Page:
• 29. IEA (2014) IEA Wind Publications. Available from: http://www.ieawind.org/publications/ archive_AR.html (home page).
  • 30.  Sovacool B (2009) Rejecting renewables: the socio-technical impediments to renewable electricity in the United States. Energ Policy 37: 4500-4513.    
  • 31. PEW (2014) 2013 Who's Winning the Clean Energy Race? Available from: http://www.pewtrusts.org/en/research-and-analysis/reports/2014/04/03/whos-winning-the-clean-energy-race-2013.
  • 32. REN21 (2013) Renewables 2013 Global Status Report. Paris: REN21 Secretariat.
  • 33. REN21 (2014) Renewables 2014 Global Status Report. Paris: REN21 Secretariat.
  • 34. New York Times (2006) Bush: 'America Is Addicted to Oil'. Available from: http://www.nytimes.com/2006/02/01/world/americas/01iht-state.html?pagewanted=all.
  • 35.  Skodvin T (2010) 'Pivotal politics' in US energy and climate legislation. Energ Policy 38: 4214-4223.    
  • 36. AWEA (2016) Wind energy gains predictability from tax credits' multi-year extension. Available from: http://www.awea.org/MediaCenter/pressrelease.aspx?ItemNumber=8250.
  • 37. Zusman E, Fukuda K, Yoshino M, et al. (2012) Why the United States Lacks a Federal Climate Policy. IGES Working Paper. Available from: http://pub.iges.or.jp/modules/envirolib/ upload/3427/ attach/us_climate_policy.pdf.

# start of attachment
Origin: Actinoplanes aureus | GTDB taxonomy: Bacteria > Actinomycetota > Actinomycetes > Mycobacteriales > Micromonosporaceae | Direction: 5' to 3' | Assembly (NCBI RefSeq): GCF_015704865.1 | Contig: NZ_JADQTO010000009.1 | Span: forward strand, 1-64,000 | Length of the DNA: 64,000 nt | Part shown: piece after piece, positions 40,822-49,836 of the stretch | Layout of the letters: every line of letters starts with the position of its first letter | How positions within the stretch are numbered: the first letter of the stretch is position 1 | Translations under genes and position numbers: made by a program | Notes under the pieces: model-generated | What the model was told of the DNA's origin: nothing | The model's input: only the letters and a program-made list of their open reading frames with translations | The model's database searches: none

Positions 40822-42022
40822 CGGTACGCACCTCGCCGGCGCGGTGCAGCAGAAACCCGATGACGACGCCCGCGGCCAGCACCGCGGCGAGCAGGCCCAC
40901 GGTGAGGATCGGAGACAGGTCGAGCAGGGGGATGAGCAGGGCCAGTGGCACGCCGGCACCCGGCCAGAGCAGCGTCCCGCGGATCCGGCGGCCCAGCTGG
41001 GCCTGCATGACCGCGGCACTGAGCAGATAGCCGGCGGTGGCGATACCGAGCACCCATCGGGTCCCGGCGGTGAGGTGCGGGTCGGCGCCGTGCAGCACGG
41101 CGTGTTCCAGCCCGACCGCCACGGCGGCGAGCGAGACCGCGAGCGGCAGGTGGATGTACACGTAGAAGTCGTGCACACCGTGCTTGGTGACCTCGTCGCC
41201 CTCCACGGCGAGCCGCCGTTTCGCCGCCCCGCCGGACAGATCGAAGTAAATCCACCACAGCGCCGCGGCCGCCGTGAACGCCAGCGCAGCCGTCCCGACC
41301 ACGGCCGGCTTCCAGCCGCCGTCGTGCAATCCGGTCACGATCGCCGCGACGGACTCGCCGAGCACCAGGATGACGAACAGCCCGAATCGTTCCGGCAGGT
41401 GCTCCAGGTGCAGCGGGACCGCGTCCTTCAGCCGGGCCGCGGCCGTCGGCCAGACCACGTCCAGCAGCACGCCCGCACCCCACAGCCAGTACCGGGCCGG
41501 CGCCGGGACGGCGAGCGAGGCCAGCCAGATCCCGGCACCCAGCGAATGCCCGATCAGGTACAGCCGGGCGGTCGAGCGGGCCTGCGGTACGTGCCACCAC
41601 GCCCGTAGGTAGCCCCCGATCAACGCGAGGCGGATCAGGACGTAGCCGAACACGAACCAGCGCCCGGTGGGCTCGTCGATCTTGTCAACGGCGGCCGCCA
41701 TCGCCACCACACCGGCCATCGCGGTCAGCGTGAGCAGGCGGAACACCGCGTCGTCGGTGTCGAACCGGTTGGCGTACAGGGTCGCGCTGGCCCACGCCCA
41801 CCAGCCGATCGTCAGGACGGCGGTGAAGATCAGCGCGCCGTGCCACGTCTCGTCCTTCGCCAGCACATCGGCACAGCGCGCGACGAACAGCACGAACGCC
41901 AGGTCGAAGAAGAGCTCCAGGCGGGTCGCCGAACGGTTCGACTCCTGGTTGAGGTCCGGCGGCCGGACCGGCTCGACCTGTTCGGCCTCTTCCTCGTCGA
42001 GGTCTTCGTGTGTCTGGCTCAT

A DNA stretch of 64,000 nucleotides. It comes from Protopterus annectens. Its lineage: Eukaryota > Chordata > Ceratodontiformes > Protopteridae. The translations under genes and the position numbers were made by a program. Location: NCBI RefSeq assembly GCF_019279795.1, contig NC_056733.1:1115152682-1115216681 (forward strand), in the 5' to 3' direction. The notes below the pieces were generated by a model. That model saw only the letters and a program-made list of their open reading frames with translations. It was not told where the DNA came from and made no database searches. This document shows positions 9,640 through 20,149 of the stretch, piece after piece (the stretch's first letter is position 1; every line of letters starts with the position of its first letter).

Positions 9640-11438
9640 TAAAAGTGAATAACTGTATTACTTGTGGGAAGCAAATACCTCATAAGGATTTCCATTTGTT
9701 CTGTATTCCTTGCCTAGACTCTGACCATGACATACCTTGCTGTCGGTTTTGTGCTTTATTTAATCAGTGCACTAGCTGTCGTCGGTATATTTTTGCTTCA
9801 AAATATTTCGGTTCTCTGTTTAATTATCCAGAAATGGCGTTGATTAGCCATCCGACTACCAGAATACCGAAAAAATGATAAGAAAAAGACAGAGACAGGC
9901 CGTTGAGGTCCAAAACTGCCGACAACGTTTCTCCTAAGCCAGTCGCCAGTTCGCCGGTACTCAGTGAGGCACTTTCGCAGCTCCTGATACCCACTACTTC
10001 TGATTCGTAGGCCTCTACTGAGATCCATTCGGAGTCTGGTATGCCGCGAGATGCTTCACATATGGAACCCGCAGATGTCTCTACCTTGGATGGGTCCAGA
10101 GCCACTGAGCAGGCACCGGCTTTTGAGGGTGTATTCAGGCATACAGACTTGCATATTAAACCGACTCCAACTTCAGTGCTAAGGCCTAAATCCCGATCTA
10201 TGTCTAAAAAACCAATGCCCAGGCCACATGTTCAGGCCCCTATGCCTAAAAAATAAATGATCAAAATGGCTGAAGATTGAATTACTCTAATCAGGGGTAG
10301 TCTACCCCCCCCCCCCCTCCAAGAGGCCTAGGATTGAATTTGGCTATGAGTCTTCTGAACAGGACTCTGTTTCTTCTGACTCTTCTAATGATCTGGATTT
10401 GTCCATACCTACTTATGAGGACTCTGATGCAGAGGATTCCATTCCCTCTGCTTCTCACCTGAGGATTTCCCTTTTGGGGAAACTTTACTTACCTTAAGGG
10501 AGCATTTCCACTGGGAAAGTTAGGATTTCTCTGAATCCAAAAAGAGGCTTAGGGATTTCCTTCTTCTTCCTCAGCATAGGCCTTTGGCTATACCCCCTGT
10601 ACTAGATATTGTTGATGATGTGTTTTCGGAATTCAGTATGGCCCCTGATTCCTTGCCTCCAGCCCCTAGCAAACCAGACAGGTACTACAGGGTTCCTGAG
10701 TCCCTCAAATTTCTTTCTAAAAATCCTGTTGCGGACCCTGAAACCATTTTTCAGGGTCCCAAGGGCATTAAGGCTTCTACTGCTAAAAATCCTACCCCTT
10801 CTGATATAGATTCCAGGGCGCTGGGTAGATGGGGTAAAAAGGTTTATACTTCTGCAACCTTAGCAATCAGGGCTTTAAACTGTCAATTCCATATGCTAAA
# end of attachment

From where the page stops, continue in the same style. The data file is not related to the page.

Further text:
• 38. Sovacool B (2008) The Dirty Energy Dilemma: What's Blocking Clean Power in the United States, Westport, Connecticut: Praeger.
  • 39. Goodell J (2007) Big Coal, New York: Houghton Mifflin.
  • 40.  Bang G (2010) Energy security and climate change concerns: triggers for energy policy change in the united states. Energ Policy 38: 1645-1653.    
  • 41. Energistyrelsen (2017) Stamdataregister for vindkraftanlæg, Oversigtstabel_Vindkraft.xls – ult. december 2016. Available from: https://ens.dk/service/statistik-data-noegletal-og-kort/data-oversigt-over-energisektoren.
  • 42.  Sovacool B (2013) Energy policymaking in Denmark. Energ Policy 61: 829-839.    
  • 43.  Eikeland PO, Inderberg TH (2016) Energy system transformation and long-term interest constellations in Denmark. ERSS 11: 164-173.
  • 44.  Sperling K, Hvelplund F, Mathiesen BV (2010) Evaluation of wind power planning in Denmark-towards an integrated perspective. Energy 35: 5443-5454.    
  • 45.  Buen J (2006) Danish and Norwegian wind. Energ Policy 34: 3887-3897.    
  • 46. IEA (2011) Energy Policies of IEA Countries: Denmark, 2011 Review, Paris: OECD/IEA.
  • 47. New York Times (2007) Denmark leads the way in green energy-to a point. Available from: http://www.nytimes.com/2007/03/21/business/worldbusiness/21iht-green1.4978075.html.
  • 48. Windpower Monthly (2016) Danish wind share falls in 2016. Available from: http://www.windpowermonthly.com/article/1420900/danish-wind-share-falls-2016.
  • 49. Information (2002) Håndværksrådet: Regeringen fører energipolitik med hovedet under armen. Available from: http://www.information.dk/65839.
  • 50. Politiken (2007) Foghs forvandling. Available from: http://politiken.dk/indland/ fakta_indland/ECE442809/foghs-forvandling.